In the warmer areas of Arizona, the lower desert elevations, many homeowners have Bermuda grass lawns. The hardy Bermuda grass can survive the intense heat of the summer, when daytime temperatures can reach 105 degrees or more. In the winter, the Bermuda goes dormant and becomes a less than attractive brown color. The solution is to overseed Bermuda lawns with rye grass, which thrives in cooler weather.
Watch the weather forecast for optimal conditions. The challenge in overseeding is planting the seed when the days are still warm, highs in the lower 90s, but the nights are getting cool, around 60 to 65 degrees Fahrenheit. Hotter temperatures can burn or dry out the new grass before it has a chance to take root.
Scalp the summer lawn. Also called dethatching, this means mowing the lawn down to as low a height as you can, almost to a nub. Removing the older grass will allow water to reach the rye grass seeds.
Prepare the surface. Fertilize the lawn and check for diseased spots in the grass and treat those with the fungicide or insecticide your local nursery recommends. You can then leave the lawn alone for up to two weeks, without watering.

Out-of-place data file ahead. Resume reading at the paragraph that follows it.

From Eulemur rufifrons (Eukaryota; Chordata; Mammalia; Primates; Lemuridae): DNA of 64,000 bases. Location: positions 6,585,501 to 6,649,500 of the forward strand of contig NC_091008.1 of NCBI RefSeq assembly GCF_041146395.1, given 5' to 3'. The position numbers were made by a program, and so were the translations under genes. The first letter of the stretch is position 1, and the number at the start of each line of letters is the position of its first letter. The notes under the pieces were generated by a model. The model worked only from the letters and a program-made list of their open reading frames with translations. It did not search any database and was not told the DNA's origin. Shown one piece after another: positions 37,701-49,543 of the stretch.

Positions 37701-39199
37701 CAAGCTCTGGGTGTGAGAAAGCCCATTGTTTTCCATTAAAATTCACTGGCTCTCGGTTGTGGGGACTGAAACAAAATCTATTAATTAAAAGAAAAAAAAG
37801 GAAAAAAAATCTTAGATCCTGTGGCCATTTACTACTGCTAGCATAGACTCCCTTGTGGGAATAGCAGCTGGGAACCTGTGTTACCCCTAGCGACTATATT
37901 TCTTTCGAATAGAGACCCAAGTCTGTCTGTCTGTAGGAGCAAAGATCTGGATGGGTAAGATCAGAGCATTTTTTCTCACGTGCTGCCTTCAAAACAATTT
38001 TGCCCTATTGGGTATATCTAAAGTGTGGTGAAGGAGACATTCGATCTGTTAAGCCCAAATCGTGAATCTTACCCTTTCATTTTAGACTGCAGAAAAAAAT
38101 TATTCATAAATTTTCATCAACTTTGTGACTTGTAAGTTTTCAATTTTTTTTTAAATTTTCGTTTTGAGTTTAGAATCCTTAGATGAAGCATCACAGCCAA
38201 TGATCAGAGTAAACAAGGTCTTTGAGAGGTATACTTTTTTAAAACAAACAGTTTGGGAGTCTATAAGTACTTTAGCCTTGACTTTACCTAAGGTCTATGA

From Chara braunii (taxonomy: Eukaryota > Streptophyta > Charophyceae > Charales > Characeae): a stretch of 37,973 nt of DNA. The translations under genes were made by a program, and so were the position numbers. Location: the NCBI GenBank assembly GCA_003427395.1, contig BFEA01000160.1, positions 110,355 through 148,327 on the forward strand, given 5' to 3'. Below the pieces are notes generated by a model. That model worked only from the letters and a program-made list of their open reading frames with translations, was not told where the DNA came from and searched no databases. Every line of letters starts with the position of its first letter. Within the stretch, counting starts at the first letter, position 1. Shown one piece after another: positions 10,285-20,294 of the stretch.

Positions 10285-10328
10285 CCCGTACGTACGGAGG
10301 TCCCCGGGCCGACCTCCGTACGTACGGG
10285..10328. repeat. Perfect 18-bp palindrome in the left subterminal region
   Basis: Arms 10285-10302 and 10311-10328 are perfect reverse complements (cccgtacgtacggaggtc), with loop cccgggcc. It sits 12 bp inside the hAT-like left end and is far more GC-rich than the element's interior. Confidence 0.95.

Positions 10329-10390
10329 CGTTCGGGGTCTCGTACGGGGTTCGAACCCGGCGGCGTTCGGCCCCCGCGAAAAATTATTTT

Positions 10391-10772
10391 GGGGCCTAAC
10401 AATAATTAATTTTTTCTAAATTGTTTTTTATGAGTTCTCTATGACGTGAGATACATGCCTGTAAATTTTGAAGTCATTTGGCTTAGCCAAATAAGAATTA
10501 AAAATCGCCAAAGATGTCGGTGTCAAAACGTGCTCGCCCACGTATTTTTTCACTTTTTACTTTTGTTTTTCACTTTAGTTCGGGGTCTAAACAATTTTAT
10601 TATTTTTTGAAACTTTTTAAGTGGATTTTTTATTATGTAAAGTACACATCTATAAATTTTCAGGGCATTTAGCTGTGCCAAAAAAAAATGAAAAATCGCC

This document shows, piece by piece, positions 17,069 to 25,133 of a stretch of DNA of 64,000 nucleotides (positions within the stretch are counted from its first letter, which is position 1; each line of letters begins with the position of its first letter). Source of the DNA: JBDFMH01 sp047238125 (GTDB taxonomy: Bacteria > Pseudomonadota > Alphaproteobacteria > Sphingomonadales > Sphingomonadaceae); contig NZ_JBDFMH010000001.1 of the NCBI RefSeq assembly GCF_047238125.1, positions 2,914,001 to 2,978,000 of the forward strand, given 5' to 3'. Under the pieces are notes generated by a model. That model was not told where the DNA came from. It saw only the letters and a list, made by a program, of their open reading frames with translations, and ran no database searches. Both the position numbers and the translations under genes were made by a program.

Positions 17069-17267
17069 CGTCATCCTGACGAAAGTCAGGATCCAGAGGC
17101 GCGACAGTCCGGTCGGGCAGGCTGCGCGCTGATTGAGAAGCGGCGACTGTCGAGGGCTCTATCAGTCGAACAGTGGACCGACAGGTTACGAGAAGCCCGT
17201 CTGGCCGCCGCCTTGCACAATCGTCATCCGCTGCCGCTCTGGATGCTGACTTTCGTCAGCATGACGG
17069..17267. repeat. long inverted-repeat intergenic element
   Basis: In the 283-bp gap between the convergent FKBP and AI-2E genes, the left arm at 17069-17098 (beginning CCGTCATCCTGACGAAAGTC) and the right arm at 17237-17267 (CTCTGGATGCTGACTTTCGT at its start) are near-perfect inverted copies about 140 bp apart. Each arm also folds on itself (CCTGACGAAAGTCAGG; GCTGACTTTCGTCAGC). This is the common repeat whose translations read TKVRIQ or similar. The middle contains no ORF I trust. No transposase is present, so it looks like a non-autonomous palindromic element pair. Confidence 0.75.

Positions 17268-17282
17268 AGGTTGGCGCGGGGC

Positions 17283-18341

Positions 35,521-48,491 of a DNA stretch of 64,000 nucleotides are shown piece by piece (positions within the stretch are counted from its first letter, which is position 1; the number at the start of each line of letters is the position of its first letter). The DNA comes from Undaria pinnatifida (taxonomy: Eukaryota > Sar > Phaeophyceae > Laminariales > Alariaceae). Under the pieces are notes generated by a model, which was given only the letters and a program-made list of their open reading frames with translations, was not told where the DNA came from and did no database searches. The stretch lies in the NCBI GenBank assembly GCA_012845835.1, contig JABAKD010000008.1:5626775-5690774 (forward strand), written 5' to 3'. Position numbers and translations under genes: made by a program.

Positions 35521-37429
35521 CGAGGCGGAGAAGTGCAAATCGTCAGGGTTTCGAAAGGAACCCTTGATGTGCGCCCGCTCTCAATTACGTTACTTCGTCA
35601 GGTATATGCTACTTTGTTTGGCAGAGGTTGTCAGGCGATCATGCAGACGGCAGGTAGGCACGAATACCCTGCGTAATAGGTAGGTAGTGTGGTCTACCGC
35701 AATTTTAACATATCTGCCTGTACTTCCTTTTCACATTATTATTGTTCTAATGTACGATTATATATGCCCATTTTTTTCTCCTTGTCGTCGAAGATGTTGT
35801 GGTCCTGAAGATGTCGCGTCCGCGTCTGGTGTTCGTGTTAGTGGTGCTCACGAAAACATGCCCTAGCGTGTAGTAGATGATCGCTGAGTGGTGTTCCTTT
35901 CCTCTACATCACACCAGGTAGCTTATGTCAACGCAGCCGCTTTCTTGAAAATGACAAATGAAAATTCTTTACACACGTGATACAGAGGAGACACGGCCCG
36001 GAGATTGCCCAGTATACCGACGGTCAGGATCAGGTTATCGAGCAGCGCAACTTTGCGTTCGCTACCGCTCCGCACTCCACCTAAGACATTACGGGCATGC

Spread the rye grass seed. Use a push spreader or other mechanical device. Sowing the seeds by hand does not allow you to spread the seeds as uniformly as you should. Spread in a north-south direction, then east-west. You may even spread diagonally for maximum coverage.
Cover the seeds. Most homeowners spread a thin layer of compost or very fine mulch over the seeds as a top dressing. Take care to spread this as evenly as possible. Don't use wood chips or other thick material that will make it harder for the grass blades to emerge.
Maintain a proper watering schedule. The amount and timing of watering is crucial to getting the rye grass seeds to germinate. Water for short 10-minute periods three or four times a day. Don't water at night. Your goal is to provide the new lawn sufficient moisture during the heat of the day.
Stay off the sprouting seeds. The rye grass will be fragile when it first comes up. Keep people and dogs off of it until it reaches 2 inches in height. You may need to install temporary garden fencing to remind everyone to stay off of your new lawn.
Mow the new grass. Don't wait until the new grass is 3 to 4 inches high to mow it because it will be so thick it can clog your mower or make it difficult to mow evenly. Mow one-half inch from it when the grass reaches about 2 inches in height.